Working on this assignment wasn’t the first time that Hayley Emro had thought about the importance of diversity and inclusion in her own life:

Why are diversity and inclusion important for my business, and my personal life? To be blunt and honest, because I want to be anti-racist and non-discriminatory.

Over the past five years I have become increasingly aware of whose voices I am listening to and reading; this includes seeking out books, social media, movies, and educational material from people with different identities. This is important to me because I want to connect to a diverse range of human experiences that accurately reflect the world.

Diversity happens when there is difference within a setting that benefits from a range of human experiences. People are not diverse, their experiences are. Inclusion places values on these experiences and builds to meet the needs of these experiences.

Inclusion doesn’t happen without designing for it. Learning from and listening to the people we design our workspace for allows us to create appropriate policies, processes, physical spaces, and products for people to feel valued and included.

Melissa Strom is a Pilates teacher, and made this issue real for everyone sharing a lesson she’d learned when she had tried—and initially failed—to create a more inclusive environment in her classes:

Every Thursday, six individuals come to the studio for their weekly Pilates equipment class. They have two things in common: they all love cross-country skiing, and they are all legally blind.

The group came to be at the studio due to the limitations set upon one of the members at another Pilates studio. Due to his visual impairment, he was restricted to beginner mat classes. However, he wanted the ability to take group equipment classes and progress.

Due to our max class size of eight at the studio, I felt I would be up to the challenge and be able to keep him safe through class. I wanted diversity in my studio and for clients to feel included.

I was naive. In a group class setting, I quickly realized I had to be selective about what exercises we did, and I stayed close to the client that had the visual impairment. Essentially, I was offering a private in a group class setting.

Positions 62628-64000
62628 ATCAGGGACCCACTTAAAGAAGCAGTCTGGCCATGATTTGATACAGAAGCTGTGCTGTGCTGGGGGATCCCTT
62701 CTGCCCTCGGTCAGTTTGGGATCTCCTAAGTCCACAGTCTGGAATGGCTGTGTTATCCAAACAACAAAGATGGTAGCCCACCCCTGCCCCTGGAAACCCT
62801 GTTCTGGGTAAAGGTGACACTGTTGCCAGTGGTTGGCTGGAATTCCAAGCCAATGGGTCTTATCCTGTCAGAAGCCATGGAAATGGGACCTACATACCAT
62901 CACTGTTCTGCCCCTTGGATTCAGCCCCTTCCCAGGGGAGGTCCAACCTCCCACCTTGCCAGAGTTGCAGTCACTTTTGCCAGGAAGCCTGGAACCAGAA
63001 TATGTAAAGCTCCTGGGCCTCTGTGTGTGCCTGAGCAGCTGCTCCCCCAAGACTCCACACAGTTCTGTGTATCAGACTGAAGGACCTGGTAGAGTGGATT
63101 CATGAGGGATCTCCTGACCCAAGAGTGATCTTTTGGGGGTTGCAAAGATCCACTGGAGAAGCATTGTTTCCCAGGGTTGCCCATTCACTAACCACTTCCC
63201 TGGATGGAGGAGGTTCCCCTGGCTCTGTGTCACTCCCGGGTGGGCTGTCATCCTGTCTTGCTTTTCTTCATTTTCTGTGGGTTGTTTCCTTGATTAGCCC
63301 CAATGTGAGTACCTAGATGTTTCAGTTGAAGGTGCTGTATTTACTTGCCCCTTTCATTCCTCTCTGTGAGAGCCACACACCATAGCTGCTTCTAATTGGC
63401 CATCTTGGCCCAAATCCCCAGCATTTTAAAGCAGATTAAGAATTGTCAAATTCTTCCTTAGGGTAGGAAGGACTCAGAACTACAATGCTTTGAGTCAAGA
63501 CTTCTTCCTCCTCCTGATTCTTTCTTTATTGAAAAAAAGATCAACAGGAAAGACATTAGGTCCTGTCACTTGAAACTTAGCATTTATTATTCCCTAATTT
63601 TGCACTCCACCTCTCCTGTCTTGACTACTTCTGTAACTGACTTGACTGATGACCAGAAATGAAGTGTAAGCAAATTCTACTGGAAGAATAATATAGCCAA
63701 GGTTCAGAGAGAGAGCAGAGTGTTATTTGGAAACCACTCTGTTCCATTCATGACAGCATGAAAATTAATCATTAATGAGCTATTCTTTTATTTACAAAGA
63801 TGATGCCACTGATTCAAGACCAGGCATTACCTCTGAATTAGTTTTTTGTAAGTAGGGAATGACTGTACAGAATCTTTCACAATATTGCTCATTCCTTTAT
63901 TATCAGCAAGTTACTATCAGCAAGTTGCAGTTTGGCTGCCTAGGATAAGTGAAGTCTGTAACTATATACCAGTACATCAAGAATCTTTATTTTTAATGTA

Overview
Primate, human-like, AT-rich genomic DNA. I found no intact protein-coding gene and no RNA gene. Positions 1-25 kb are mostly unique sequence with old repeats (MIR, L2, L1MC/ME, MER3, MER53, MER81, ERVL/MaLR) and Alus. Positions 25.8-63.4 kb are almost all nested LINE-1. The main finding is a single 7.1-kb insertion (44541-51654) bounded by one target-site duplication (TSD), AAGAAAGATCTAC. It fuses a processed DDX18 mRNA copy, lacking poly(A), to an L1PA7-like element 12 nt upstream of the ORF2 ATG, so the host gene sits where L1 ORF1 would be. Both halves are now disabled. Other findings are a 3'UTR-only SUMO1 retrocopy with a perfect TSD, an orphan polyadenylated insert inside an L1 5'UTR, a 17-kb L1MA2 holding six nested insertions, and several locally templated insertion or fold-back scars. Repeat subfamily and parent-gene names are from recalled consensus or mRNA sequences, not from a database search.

It came to the point I had to have a conversation with the client. He was angry: he emphasized how much he modified what he did during class to make sure he kept up, and I emphasized how much I modified the class to make sure he was still included.

I realized that to have the client within the existing classes, I was aiming for equality. I was giving him the same resources and opportunities as everyone else. Unfortunately, this is not equity. Equity recognizes that each person has different circumstances and needs different allocations of the resources and opportunities to reach the same/equal outcome. To truly have inclusion, you need equity. So, we decided to recruit more visually impaired individuals to create their own group class. In this new class, the clients felt comfortable and were able to communicate with me, and I was able to design a class specific to their needs.

Just because I added a visually impaired person to my group classes to show that the studio was inclusive, didn’t mean I was producing benefits for that client (or others at the studio).

But when we worked together and communicated, it did create benefits. The client got a class specifically for people with similar needs. And teaching a class who can’t follow visual cues helped me develop more concise instructions and made me a better instructor.

I have used this learning opportunity in other scenarios, such as with a group of Hutterite women and a group of very devout Islamic women. In these instances, I structured the set-up of the classes (and the resources of the studio) to be conducive to them and their needs. It needs to be recognized that diversity encompasses race, culture, education, socio-economic status, physical and mental ability, etc. Sometimes that meant I was paid in cucumbers, sometimes that meant locking the studio doors to give the clients a sense of privacy.

The Massage Therapy Program at Vicars could be the pathway to your ideal career. We have campuses in Calgary and Edmonton and a schedule that is designed to work with your lifestyle. For more information and to speak with our friendly admissions team, call us toll-free 1-866-491-0574 or sign up for an online open house!